After achieving sustainable growth, startups can shift their focus to the customer creation step. However, during this validation phase, startups may sometimes discover that their initial assumptions were off-base or that the market’s needs have shifted. In such cases, a pivot may be necessary. We will discuss pivoting in detail in upcoming chapters.

Read more: Unlocking Growth: 19 Traction Channels for Business Success

Customer creation: the start of the execution

Once startups have confirmed that customers are interested in their idea, they move on to the next step: customer creation. This step is where they put their business plan into action.

The main goal is to create a reliable system for attracting new customers and fueling business growth. During this stage, the team chooses their target market, sets clear goals, and fine-tunes their positioning strategy in preparation for the product launch.

At this point, startups have learned how to get customers without spending much money on marketing. They use the product/market fit they discovered earlier to develop effective marketing and sales strategies that reach a wider audience.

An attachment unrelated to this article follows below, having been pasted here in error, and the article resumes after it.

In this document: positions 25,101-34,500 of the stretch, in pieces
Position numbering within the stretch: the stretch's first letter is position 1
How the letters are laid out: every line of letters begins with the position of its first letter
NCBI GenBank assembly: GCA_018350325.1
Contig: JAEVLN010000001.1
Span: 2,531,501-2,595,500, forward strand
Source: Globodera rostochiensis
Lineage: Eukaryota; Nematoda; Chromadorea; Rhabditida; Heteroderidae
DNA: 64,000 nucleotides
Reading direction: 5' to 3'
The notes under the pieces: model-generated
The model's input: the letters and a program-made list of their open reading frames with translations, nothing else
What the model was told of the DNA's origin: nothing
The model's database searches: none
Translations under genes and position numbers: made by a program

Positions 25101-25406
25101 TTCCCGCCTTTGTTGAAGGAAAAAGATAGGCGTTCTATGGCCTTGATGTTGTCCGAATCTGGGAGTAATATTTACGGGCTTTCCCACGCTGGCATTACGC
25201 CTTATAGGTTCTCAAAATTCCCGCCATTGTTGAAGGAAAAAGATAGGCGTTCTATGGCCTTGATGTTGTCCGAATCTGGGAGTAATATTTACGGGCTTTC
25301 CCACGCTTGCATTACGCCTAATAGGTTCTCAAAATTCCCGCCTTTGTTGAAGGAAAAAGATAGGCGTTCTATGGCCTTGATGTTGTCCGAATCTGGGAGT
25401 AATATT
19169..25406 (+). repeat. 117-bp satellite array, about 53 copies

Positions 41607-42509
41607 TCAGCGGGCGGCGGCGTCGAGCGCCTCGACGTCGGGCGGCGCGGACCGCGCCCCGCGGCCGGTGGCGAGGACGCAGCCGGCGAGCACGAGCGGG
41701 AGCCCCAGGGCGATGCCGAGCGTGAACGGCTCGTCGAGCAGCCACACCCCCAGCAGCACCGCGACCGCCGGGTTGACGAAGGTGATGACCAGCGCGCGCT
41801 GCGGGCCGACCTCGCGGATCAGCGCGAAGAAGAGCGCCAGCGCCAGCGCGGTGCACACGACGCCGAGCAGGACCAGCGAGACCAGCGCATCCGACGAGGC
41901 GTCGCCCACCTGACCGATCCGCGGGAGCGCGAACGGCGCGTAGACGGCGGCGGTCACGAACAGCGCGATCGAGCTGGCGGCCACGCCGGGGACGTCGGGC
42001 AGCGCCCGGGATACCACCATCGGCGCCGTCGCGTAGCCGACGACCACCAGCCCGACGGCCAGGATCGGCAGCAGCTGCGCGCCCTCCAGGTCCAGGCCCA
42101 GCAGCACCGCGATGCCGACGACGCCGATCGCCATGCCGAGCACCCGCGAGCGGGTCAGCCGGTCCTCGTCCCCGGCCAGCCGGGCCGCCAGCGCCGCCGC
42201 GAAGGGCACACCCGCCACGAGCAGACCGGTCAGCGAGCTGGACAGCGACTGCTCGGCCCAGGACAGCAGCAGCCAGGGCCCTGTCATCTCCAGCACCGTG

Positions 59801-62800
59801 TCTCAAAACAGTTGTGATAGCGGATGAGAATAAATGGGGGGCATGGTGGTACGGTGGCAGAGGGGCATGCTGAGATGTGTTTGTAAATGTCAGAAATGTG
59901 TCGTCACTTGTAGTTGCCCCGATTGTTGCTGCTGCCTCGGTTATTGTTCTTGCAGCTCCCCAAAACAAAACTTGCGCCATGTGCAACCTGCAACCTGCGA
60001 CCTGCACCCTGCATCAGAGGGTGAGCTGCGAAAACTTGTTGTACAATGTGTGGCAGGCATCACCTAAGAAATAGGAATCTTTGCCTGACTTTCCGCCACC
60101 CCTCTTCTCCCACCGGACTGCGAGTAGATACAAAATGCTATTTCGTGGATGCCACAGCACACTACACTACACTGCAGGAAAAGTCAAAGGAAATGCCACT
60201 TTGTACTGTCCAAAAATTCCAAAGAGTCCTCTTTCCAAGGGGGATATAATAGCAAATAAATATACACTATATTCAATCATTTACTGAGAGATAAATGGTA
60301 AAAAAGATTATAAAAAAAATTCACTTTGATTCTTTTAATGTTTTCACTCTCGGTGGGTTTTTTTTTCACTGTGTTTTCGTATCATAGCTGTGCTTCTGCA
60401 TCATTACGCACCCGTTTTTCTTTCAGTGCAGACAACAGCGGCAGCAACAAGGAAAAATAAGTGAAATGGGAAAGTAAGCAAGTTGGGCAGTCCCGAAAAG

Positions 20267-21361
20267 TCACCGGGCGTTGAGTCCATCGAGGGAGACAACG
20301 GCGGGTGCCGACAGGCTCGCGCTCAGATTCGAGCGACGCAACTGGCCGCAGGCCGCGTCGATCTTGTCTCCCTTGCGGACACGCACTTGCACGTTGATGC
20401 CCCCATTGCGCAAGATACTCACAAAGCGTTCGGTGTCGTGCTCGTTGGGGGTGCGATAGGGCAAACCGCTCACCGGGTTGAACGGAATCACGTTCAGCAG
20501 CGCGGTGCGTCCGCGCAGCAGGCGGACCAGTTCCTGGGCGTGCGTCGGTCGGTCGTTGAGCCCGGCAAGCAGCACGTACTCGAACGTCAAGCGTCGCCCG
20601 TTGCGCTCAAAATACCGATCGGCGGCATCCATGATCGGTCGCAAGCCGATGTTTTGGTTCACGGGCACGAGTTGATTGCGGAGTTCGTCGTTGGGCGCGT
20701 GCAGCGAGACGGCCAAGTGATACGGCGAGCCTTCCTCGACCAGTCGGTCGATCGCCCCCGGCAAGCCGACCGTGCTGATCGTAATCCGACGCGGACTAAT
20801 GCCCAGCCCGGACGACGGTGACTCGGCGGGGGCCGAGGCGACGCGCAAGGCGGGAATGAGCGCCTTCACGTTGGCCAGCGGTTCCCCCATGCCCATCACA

The way startups create customers can vary depending on their market. Some compete with established companies, while others explore new areas. Some use a combination of strategies by targeting a specific segment or finding a unique niche.

Company building: scaling and organizational development

In the customer development process, the final step is company building. At this stage, the business is no longer considered a startup and no longer focuses on searching for solutions.

Now, the main goal is to scale the business. Startups move their efforts from learning and exploring to taking action. They set up organized departments such as Sales, Marketing, and Business Development, each led by a Vice President (VP).

To succeed at scaling, the company must change its organizational structure. The changes could mean hiring new people with specific skills that the current team doesn’t have. It might also involve some team members leaving if their goals no longer match the company’s goals. And in some instances, the founder might not be the best person to lead a successful company anymore.